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Re: [Uri-review] Re: The 'javascript' scheme

From: Martin Duerst <duerst@it.aoyama.ac.jp>
Date: Thu, 09 Nov 2006 19:06:05 +0900
Message-Id: <>
To: Paul Hoffman <phoffman@imc.org>, Bjoern Hoehrmann <derhoermi@gmx.net>, Graham Klyne <GK@ninebynine.org>
Cc: uri@w3.org, uri-review@ietf.org

I tend to agree with Bjoern and Paul here that 'javascript:'
is a perfectly valid URI scheme, for the following reasons
(not all of them totally consistent maybe, but all of them
pointing in the same direction):

- It very often results in actually getting a representation.
  The way this is done is often much more complicated and
  context-dependent than e.g. for http:, but that's because
  it's turing-complete, after all.

- There are many bad and useless uses of javascript: URIs, but there
  are also extremely useful and appropriate uses. The one I'm personally
  most fond of are bookmarklets (also called favelets).

- Graham is asking how a representation (e.g. Web page) obtained
  as the result of 'dereferencing' (i.e. executing) a javascript:
  URI can be considered as the representation of that resource.
  Well, take a bookmarklet that lets you validate a Web page
  with the W3C validator. The resource is "Validate current Web page",
  the representation obtained is the validator output. As a resource,
  this is just as valid as "today's weather in Oaxaca"
  (see http://www.w3.org/TR/webarch/#intro).

- To use another analogy, assume I put up a CGI script somewhere
  on a server that (with all security bells and whistles) executes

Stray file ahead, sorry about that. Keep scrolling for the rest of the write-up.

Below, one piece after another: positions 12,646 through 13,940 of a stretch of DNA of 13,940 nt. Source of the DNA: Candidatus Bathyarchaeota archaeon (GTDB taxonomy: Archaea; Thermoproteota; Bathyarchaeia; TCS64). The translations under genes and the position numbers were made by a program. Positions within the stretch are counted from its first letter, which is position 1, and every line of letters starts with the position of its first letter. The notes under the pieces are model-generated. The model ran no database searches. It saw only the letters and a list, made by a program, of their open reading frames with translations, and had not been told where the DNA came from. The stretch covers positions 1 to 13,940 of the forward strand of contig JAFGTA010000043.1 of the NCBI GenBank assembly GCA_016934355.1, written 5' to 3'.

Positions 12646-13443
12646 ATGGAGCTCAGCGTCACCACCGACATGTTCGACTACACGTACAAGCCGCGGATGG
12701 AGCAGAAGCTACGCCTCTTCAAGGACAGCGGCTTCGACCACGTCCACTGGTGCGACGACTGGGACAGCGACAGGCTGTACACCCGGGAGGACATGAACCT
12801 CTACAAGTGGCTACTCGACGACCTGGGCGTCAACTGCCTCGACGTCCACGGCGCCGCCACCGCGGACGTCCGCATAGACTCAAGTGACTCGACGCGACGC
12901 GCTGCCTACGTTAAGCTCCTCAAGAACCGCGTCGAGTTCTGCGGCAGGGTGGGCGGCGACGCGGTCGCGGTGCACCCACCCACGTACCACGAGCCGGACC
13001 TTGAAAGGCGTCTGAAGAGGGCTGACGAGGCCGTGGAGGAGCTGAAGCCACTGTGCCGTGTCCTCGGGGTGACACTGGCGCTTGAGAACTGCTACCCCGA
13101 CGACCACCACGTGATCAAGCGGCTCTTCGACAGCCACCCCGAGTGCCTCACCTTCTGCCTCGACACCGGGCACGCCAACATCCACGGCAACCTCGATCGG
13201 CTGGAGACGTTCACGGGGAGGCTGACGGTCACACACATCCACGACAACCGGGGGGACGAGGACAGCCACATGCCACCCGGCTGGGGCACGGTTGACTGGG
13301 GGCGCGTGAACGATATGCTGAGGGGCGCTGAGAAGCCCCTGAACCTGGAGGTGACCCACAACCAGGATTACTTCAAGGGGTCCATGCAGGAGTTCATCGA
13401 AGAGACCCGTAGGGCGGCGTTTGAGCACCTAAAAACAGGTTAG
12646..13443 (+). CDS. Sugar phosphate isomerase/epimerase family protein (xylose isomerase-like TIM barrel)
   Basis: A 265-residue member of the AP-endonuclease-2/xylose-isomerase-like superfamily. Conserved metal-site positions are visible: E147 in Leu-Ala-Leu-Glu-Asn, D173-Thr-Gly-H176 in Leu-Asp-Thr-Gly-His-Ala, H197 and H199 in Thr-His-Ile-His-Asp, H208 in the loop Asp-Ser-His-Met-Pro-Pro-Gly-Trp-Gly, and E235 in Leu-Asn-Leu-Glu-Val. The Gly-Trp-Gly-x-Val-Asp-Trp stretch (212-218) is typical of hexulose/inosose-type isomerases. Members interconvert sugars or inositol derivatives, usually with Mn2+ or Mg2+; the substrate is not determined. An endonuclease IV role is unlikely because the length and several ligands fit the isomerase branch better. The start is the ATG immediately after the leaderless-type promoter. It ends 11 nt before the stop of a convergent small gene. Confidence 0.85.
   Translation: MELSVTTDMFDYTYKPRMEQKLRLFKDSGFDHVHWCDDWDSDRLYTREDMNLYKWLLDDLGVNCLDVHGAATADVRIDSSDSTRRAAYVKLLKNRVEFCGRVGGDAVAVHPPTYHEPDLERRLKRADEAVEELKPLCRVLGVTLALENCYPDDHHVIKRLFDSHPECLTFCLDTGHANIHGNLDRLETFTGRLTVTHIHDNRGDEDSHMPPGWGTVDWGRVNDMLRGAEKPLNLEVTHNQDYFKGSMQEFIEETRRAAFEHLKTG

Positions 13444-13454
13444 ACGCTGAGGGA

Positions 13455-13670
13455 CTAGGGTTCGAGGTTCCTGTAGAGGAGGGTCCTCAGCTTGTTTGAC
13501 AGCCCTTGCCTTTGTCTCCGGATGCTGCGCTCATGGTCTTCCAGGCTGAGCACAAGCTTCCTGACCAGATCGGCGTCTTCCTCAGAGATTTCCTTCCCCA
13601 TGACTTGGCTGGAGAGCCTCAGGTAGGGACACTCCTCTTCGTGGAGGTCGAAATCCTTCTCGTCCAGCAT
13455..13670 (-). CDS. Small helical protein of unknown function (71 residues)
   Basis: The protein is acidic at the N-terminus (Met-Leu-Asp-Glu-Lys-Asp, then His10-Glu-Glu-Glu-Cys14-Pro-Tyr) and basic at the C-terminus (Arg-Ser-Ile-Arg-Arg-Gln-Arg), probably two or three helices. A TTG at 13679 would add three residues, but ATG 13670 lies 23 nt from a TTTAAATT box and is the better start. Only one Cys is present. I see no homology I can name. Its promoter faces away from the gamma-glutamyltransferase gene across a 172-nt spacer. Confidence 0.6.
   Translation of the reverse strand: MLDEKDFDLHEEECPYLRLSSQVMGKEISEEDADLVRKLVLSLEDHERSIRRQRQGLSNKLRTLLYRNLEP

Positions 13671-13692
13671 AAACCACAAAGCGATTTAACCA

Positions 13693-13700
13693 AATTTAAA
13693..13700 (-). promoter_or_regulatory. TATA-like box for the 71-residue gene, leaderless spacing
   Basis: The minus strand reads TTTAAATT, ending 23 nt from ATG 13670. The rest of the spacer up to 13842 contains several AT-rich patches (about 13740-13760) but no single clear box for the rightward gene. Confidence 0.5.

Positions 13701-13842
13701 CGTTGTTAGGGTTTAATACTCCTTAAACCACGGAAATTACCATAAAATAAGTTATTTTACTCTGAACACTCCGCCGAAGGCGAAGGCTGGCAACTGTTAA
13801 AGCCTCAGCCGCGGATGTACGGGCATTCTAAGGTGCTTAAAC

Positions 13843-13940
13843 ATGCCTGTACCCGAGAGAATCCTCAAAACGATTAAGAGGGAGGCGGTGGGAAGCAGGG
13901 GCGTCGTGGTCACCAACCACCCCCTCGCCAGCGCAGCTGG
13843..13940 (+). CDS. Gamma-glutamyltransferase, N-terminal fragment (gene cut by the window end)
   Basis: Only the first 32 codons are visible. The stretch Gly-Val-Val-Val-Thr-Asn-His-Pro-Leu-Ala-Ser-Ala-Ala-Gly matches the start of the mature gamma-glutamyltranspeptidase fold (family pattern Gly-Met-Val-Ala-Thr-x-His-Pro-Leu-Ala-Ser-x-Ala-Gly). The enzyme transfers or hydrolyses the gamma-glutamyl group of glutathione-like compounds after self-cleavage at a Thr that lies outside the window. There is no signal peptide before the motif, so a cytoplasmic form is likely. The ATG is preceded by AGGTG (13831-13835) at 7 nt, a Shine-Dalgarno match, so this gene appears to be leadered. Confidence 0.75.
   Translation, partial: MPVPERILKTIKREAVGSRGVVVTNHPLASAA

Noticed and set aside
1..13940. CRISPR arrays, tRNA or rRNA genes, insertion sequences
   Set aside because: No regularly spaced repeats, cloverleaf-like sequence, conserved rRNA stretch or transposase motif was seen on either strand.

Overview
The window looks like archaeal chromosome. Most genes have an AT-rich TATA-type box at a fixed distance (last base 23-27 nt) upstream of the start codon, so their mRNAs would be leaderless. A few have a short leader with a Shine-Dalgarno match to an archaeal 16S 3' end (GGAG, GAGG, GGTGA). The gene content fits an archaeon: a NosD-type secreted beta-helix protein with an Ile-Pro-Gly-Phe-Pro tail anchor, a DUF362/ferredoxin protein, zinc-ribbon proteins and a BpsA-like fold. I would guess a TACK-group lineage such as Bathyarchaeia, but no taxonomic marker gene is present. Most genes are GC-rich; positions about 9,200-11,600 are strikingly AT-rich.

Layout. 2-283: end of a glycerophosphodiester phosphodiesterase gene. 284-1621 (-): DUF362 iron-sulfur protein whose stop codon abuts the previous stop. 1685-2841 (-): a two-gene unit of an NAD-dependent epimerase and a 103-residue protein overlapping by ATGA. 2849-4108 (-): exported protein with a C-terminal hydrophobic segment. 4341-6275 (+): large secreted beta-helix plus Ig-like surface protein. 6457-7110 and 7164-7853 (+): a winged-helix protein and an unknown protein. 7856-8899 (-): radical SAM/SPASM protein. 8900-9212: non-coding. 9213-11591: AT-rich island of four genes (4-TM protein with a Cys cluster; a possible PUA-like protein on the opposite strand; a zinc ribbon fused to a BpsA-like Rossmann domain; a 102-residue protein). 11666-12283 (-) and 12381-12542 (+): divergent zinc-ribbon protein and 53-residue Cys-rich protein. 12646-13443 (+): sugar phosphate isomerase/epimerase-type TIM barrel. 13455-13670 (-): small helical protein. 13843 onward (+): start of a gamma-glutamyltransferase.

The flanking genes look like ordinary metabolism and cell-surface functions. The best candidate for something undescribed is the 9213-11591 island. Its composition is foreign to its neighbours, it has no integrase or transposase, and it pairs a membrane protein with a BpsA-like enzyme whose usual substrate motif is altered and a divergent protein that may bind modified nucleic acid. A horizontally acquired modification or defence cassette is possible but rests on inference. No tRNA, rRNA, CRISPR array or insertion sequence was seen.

some snippets of programs in a particular programming language,
  and returns the results. The script is given in the query
  part of the http uri that points to my server CGI.
  How is this conceptually different from a javascript URI?
  The syntax is different, but the concepts are very similar.

- As Paul points out, not all URI schemes obtain representations,
  but they still designate resources. The mailto: URI scheme
  (currently RFC 2368, efforts for updating it underway as
  describes this as follows:
     A mailto URL designates an "internet resource", which is the mailbox
     specified in the address. When additional headers are supplied, the
     resource designated is the same address, but with an additional
     profile for accessing the resource. While there are Internet
     resources that can only be accessed via electronic mail, the mailto
     URL is not intended as a way of retrieving such objects

- We have other cases that are context-dependent, in particular
  the file: URI.

- <cynical pragmatic mode>
  If tomorrow, we found some new cool and useful way to let something
  happen when clicking on a link in a Web page, or otherwise when
  activating a field that contains an URI, we would just create
  an URI scheme for it, and would try to make the URI theory
  (resources, representations, and such) fit the practice. And if
  the theory wouldn't be able to explain things, we would/should
  get a better theory, not try to exclude useful functionality.
  </cynical pragmatic mode>

Regards,     Martin.

At 08:46 06/11/09, Paul Hoffman wrote:
>At 11:23 PM +0100 11/8/06, Bjoern Hoehrmann wrote:
>>When you click on one of the following links,
>>   <a href='news:de.comp.text.xml'>...
>>   <a href='mailto:example@example.org'>...
>>   <a href='mailto:example@example.org?body=...'>...
>>   <a href='telnet://example.org'>...
>>   <a href='irc://irc.example.org/channel'>...
>>   <a href='tel:555-5555'>...
>>would you say your browser obtains representations?
>That is, some URI schemes get representations, and many others get actions. We have dealt with this for a very long time, particularly when we worked on the big revision to mailto: in 1997-1998.
>Uri-review mailing list

#-#-#  Martin J. Du"rst, Assoc. Professor, Aoyama Gakuin University
#-#-#  http://www.sw.it.aoyama.ac.jp      mailto:duerst@it.aoyama.ac.jp    
Received on Thursday, 9 November 2006 11:00:33 UTC

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